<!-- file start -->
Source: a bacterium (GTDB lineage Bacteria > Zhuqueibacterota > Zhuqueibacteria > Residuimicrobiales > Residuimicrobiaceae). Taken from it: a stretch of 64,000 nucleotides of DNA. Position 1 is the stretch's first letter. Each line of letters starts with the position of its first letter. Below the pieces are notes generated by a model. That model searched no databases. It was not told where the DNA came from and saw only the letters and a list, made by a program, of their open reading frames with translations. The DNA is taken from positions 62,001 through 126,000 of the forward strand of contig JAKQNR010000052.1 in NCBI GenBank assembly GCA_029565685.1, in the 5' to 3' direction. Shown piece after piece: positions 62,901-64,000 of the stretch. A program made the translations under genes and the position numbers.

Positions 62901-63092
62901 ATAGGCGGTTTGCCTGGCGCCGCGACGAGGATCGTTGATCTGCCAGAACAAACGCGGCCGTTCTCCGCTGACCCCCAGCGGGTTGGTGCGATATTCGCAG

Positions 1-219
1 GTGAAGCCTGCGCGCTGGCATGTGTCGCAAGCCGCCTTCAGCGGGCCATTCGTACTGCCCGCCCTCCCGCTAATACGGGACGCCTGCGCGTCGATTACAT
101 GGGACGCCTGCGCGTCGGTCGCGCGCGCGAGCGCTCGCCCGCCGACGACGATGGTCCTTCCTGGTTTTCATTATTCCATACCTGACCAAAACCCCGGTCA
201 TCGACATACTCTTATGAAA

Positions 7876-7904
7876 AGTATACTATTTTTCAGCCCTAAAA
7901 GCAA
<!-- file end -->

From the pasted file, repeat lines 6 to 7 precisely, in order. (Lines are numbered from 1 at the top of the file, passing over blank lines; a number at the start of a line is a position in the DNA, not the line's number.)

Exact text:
101 GGGACGCCTGCGCGTCGGTCGCGCGCGCGAGCGCTCGCCCGCCGACGACGATGGTCCTTCCTGGTTTTCATTATTCCATACCTGACCAAAACCCCGGTCA
201 TCGACATACTCTTATGAAA